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Hermit Crabs for Pets

Updated on May 14, 2020
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Rebecca loves sharing what she knows about alternative medicine, health, frugal living, fun, animals, and how to live a better life!

Hermit Crabs!


Get a Hermit Crab!

What is an interesting little critter that makes a great low maintenance pet? A Hermit Crab! They are entertaining, fun to watch, and even relaxing. You can hold them (carefully, always by the shell), and be their buddy. They are cheap and inexpensive to care for, and kids love them. They are great pets for very small children, 6-9 yrs old. They like to live with others, so having a few is not difficult nor will it break your bank account! Please consider the care and needs of all living creatures before taking them into your home! All living things deserve to thrive in loving environments and to be properly cared for, a Hermit Crab is no exception!

Cool Hermit Crab facts

  • There are more than 600 species of Hermit Crabs
  • Hermit Crabs have gills, not lungs, but never submerge your crab in water, they can drown.
  • They are extroverts! Not hermits at all, they thrive in the company of other hermit crabs. So give them a buddy or two. They'll climb over each other for fun and sleep in piles.
  • They must have humid living conditions or they will slowly suffocate. Maintain a minimum of 70% humidity in their cages.
  • They like different shells and will relocate!
  • They love to climb, although not very good at it.
  • They are nocturnal.
  • They molt!
  • They can live as long as 15-20 years if properly cared for!
  • They love fresh fruit, veggies and meat!

A Hermit Crab in a glass shell


What you need

  • A 10-gallon tank or terrarium with a lid, that can be secured to keep them safe and from accidentally escaping.
  • A heating pad
  • Play sand, preferably enough for them to bury themselves in.
  • A variety of climbing toys (they love to climb).
  • Two water dishes (one for regular water and one for saltwater, use sea salt).
  • A water misting bottle.
  • A thermometer and humidity gauge.
  • A moist sponge for them to climb on, clean daily if you use one.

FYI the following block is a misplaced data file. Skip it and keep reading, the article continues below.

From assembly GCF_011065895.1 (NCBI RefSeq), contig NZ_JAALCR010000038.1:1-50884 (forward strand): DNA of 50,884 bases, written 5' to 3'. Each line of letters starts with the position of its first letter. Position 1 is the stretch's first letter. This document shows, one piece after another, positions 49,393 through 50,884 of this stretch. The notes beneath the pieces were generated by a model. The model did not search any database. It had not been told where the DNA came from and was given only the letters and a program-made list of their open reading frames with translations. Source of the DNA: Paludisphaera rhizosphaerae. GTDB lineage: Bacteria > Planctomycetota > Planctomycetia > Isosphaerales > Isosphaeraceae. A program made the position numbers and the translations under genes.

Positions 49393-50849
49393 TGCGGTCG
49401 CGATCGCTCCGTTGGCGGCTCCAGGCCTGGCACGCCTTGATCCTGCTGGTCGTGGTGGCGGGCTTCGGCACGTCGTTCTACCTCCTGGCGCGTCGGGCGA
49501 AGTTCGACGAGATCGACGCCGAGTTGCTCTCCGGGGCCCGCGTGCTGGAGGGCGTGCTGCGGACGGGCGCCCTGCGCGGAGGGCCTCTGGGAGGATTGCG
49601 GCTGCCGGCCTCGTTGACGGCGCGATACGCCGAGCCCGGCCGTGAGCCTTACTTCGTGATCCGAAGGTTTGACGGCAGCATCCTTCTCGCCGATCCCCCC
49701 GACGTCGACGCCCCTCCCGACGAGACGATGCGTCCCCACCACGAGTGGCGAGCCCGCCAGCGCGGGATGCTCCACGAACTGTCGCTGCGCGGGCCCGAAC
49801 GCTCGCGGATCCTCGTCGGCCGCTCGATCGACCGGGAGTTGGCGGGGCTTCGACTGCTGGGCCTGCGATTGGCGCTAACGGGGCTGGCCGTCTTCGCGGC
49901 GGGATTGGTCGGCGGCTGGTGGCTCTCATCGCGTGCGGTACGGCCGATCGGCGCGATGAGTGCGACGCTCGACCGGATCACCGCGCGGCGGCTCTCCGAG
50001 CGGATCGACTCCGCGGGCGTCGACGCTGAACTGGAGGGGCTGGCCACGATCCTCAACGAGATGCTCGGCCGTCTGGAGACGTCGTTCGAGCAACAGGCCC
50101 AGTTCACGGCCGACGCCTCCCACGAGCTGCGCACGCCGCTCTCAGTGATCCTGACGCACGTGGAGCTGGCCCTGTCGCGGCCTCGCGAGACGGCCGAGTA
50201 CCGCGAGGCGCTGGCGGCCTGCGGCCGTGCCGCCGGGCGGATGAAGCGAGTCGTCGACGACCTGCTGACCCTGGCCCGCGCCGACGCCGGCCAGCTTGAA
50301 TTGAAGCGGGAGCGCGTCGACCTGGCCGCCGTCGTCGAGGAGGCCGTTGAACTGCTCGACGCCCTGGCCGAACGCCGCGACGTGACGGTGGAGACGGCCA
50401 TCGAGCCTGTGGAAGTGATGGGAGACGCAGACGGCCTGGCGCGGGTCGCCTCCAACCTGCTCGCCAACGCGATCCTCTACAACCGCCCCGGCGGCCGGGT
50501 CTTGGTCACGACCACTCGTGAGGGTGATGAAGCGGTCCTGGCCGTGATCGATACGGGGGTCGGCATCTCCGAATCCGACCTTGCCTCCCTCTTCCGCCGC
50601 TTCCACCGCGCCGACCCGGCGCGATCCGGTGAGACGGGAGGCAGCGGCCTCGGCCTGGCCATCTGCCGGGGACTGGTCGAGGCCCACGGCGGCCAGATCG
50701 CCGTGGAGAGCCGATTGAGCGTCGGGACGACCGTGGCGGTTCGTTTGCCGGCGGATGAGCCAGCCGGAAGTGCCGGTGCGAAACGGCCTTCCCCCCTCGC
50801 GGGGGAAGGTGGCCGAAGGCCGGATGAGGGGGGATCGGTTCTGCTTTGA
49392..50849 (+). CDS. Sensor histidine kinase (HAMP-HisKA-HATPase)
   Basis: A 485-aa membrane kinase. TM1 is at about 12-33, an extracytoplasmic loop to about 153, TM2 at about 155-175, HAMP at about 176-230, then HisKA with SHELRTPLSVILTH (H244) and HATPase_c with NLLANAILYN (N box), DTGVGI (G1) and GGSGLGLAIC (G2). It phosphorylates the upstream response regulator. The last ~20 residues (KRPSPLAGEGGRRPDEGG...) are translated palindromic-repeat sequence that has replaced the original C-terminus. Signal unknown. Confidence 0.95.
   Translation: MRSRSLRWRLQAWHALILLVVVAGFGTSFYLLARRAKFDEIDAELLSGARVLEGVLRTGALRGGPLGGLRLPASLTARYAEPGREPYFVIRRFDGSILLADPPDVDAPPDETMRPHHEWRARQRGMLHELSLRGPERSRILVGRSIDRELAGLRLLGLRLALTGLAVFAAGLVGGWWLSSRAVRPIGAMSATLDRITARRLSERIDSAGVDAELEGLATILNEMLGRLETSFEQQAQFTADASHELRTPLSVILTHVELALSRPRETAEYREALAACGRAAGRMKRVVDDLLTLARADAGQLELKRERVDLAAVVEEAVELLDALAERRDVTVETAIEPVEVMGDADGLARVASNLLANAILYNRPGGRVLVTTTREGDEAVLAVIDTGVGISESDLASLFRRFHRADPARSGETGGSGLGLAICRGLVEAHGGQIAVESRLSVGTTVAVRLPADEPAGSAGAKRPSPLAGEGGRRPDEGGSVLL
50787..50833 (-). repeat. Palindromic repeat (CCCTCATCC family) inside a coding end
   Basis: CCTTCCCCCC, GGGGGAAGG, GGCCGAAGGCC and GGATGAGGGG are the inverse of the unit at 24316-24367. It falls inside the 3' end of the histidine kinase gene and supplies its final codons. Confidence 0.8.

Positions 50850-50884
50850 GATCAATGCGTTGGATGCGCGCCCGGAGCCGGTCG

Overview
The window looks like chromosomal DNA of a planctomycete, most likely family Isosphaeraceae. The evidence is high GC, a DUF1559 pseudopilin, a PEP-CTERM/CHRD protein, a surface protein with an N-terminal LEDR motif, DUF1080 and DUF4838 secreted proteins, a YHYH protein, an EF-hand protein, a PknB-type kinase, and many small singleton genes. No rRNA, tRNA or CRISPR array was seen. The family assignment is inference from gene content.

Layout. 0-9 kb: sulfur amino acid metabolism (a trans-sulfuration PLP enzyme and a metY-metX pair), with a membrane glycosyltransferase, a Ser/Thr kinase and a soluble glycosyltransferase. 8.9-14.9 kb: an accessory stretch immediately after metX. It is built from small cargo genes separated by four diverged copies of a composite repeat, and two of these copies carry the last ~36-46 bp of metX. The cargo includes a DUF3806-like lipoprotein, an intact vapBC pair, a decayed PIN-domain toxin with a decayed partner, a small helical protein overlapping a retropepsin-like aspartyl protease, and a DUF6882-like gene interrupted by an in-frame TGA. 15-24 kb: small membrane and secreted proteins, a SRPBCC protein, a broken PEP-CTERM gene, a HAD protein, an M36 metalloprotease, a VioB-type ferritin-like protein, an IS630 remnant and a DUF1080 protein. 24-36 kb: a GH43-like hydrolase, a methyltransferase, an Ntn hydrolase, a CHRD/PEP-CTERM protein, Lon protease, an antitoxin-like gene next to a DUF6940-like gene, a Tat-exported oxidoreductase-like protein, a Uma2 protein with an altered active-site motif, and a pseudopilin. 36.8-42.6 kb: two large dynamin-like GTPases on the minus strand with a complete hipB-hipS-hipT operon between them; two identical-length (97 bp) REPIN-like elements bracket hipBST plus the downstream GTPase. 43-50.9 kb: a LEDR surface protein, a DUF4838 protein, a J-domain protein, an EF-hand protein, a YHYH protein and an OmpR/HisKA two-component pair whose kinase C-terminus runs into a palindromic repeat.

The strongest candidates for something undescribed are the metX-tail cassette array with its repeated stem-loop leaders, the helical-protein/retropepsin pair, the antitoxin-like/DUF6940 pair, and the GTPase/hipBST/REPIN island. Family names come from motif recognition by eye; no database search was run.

• Unpainted natural shells without cracks or holes (paint can be toxic if your hermies eat it).
  • A couple of food bowls.
  • Commercial crab food, and fresh fruit, veggies, or bugs for special snacks.

A hermit crab changing shells

Caring for your Hermit Crabs

  1. Set up the tank, preferably away from drafty areas, keep the tank humid and use the heat pad, and thermometer.
  2. Add sand, climbing toys, food, water, and a variety of shells.
  3. Clean the tank monthly, and keep rotten food and waste cleared daily.
  4. Add your pets and leave them alone for a few days to get used to their new home.
  5. Take good care of them during a molt and consider an isolation tank for this time.
  6. Enjoy your fascinating pet!

What do Hermit Crabs eat?

Hermit Crabs are kinda gross eaters. They will eat fruit, and fallen debris in the wild and even have been known to eat their poop.

They also eat their molt, but you should allow them to do that.

They like to eat wood and also climb and play on it.

Feed them at night, that's when they enjoy eating the most. You can feed them pellet food or powder that can be found at pet stores. Also, feed them fruits and veggies from time to time and wood. They enjoy spinach, carrots, mango, coconut to name a few. Also nuts, seaweed, brine shrimp and fish food for treats.

Hermit Crab molting

Very important!

Hermit Crabs molt. It is very important to take extra care of them during this difficult time.

How can you tell when your crab is getting ready to molt?

  • Hermit crabs typically molt once every 18 months.
  • They will eat and drink more than usual, before a molt, your crab will store extra fat and water in a small blackish "bubble" that is usually located on the left-hand side of the abdomen, just under the fifth pair of legs. But not all crabs will develop this bubble.
  • They start digging and burrowing under the sand.
  • They will show signs of general tiredness, fewer antennae activity, and possibly a gray ashy looking exoskeleton.
  • They may also have signs of missing or broken limbs.

When the crab shows signs of molting, the best thing to do is leave him or her alone. Darkness is their friend, and their burrowing must be respected. You can help them by creating a small hole in the sand, the size of their shell and put them in it. They'll cover themselves the rest of the way. Molting is very stressful and takes a lot of their energy, a complete molt can take as long as 6 weeks, sometimes more. One spritz of water over their burrow daily will suffice for care at this time. Once they are molting, don't touch them and don't dig them up, damaging their exoskeleton can be very bad for them and even kill them. Digging them up can disrupt this process and prove fatal! So no matter how tempted you are to do it, don't! Also, once they've molted, don't throw away the old skin, they will eat them. They are packed full of vitamins and nutrients your crab needs. Freshly molted crabs will appear smaller until their exoskeleton becomes stronger. If you decide to isolate your crab in another tank during the molt (which is always a good idea), it is safe to return them to their family after they've fully eaten the old exoskeleton and are walking and eating well. Actually, a freshly molted crab should be isolated for their own safety, until they are fully recovered. But remember, they don't like to live alone, so once they are healthy return them to their crabby families and comfy crabitat.

This content is accurate and true to the best of the author’s knowledge and is not meant to substitute for formal and individualized advice from a qualified professional.

© 2013 Rebecca


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